The same outfit was worn by Perdita Weeks (Lady Georgiana Grex) in the 2012 mini-series Titanic.  It was seen this Spring on Mr. Selfridge.

This distinctive fur lined coat has appeared in many productions - a 1984 episode of Agatha Christie's Partners In Crime, top; in 1989's Till We Meet Again, middle; and in the 1997 production of The Wingless Bird, bottom.

Like most networks working on a tight schedule and a tight budget, ABC Studio designers comb through its vast collection of costumes to save time and money.
A dazzling red jeweled strapless gown was worn by Stana Katic in a 2009 episode of Castle.  In 2013 it was seen again in Once Upon A Time.  Lana Parilla, playing The Evil Queen, wore the gown with a satin overcoat to give it a different look.

Gabriella Pescucci won an Emmy for Best Costume Design in 2011 and in 2013 for the Showtime series The Borgias.
One of Pescucci's beautiful Italian Renaissance costumes was worn by actress Holliday Grainger in season one, left.  The gown was altered and reappeared in the second season with different sleeves, right.

Michelle Pfeiffer wore a detailed robe a la francaise in 1988.  It was worn by Jodhi May, right, in 1992's Last of The Mohicans without the billowing petticoats.

Thanks to HD television, intricate details on costumes can now be seen more clearly.  It's hard to believe that the gown worn by Geraldine Chaplin in 2005's Heidi, left, is the same gown worn by Jenna Louise Coleman in the 2012 Doctor Who Christmas Special The Snowmen.

Movie studios began recycling their costumes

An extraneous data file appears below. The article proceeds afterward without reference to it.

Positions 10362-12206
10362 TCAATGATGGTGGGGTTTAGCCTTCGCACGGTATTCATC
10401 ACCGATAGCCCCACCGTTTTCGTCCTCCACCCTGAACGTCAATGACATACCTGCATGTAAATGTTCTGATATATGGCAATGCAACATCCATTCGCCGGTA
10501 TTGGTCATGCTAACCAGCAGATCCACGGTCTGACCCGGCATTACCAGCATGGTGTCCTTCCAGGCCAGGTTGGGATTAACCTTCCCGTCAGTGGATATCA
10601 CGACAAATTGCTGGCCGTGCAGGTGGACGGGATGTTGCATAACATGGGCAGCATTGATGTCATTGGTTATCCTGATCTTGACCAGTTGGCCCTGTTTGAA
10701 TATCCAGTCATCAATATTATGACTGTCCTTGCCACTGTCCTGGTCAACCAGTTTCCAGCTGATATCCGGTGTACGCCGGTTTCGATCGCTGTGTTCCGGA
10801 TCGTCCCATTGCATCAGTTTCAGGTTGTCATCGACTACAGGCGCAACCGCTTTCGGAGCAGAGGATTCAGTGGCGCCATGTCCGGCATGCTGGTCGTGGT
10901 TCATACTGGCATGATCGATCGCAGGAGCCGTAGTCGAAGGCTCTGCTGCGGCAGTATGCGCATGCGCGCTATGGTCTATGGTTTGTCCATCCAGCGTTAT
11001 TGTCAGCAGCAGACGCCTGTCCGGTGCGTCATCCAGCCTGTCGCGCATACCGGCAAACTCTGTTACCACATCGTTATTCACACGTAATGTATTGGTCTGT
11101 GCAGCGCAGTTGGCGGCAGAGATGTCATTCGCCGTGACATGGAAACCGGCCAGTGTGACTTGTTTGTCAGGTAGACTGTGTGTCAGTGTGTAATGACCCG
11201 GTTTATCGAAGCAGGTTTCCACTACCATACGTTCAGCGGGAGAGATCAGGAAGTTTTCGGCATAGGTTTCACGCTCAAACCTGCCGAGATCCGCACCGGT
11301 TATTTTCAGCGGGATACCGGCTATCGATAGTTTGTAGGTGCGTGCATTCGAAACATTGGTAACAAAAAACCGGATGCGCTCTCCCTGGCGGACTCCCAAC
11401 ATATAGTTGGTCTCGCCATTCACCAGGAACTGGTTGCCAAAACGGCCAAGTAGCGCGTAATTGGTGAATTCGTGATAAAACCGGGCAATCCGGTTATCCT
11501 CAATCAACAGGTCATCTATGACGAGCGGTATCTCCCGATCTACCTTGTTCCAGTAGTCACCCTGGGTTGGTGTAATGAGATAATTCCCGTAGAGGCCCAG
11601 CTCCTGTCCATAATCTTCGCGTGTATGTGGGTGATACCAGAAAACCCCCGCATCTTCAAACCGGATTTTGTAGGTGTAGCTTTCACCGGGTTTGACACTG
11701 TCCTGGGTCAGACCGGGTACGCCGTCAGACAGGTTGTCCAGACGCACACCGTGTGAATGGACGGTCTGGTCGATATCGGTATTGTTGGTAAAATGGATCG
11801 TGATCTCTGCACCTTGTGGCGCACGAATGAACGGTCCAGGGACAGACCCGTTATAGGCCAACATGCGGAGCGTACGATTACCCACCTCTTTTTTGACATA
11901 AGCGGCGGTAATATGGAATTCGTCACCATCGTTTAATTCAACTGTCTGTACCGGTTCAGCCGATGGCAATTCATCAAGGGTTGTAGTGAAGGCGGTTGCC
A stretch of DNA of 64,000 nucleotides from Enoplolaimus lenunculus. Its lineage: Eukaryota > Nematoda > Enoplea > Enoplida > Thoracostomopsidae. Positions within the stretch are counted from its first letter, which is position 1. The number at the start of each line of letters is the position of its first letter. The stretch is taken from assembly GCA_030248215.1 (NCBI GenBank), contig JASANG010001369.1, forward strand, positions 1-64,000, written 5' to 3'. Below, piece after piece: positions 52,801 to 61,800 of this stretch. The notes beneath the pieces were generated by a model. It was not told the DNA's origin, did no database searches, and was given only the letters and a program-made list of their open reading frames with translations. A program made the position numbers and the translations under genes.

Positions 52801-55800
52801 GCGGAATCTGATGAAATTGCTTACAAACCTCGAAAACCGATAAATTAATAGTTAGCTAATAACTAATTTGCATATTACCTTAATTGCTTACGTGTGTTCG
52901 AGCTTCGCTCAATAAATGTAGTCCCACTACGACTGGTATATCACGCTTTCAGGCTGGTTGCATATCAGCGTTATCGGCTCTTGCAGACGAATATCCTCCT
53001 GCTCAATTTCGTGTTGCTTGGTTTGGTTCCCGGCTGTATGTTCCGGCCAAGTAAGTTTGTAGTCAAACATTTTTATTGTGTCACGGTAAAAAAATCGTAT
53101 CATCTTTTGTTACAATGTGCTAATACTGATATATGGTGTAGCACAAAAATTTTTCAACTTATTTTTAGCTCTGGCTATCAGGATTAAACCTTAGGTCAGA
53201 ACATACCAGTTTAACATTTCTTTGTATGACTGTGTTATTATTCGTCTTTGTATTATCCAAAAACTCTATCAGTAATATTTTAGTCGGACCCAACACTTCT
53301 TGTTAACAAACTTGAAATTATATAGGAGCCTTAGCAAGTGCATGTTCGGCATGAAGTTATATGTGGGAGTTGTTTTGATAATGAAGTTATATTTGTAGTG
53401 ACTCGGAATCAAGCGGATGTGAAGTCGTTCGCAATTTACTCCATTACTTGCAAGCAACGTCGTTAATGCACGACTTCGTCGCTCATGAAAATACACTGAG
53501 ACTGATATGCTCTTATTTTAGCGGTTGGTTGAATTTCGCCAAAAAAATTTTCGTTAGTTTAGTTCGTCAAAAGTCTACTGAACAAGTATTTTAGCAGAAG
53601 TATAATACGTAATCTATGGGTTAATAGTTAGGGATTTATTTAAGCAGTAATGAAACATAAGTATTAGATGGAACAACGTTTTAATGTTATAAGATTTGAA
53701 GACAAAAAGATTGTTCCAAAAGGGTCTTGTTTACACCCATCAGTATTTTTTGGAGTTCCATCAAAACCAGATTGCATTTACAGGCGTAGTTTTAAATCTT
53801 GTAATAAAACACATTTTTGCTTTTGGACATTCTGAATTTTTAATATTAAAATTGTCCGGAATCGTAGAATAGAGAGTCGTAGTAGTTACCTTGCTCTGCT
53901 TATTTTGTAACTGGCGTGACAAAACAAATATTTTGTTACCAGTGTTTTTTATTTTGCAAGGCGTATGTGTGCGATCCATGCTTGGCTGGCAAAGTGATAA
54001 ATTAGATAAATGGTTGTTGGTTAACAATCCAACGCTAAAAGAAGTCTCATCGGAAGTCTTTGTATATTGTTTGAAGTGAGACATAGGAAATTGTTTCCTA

when the industry was still in its infancy:
A pair of silk pajamas were born in the 1933 film Flying Down To Rio by actress Dolores Del Rio.  The same pajamas were worn a year later by Betty Grable in The Gay Divorcee.

Black and white films rarely allow us to appreciate the full splendor of many costumes.  A perfect example of the change in perception with color is the gown worn by Donna Reed in 1947's Green Dolphin Street.  The same gown was worn in the 1949 color production of  Little Women.

Period dramas require many specific styles of clothing.  Costumes from 2005's Pride and Prejudice have resurfaced in Becoming Jane and other productions featuring the Regency era.  The gown worn by Kelly Reily, left, in 2005 reappeared on Keri Russel, right, in the 2013 film Austenland.

 Keri Russel worn several recycled gowns while filming Austenland.  The one she's pictured in on the left was previously worn by Emma Pierson in 2008's From Time To Time.  Interestingly enough, the gown made its first appearance in the 1999 adaptation of Jane Austen's Mansfield Park.

Women's costumes aren't the only ones to be recycled.  The gray space suits worn by the crew in the 1956 cult classic Forbidden Planet, top, were worn again in 1958's Queen Of Outer Space, middle.  They reappeared in the 1960 adaptation of The Time Machine, bottom.

One of the gowns worn by Gweneth Paltrow in the 1996 movie Emma, left, was worn by Jennifer Higham, right, in the 2007 adaptation of Jane Austen's Persuasion.

The charming gown resurfaced recently in the 2013
BBC production Death Comes To Pemberley, above.

Distinctive costumes are easier to remember:
 Duplicates were made of this sheath for the 1998
HBO series From the Earth to the Moon.

One of the vintage-inspired gowns appeared in AMC's Mad Men, left, and was worn this year by Kristen Wiig in The Spoils of Babylon, right.

Today's photos show just a fraction of the number of costumes that have been reused by the entertainment industry over the years.  Stop by Recycled Movie Costumes for an in depth look at a one of the best kept secrets in show business.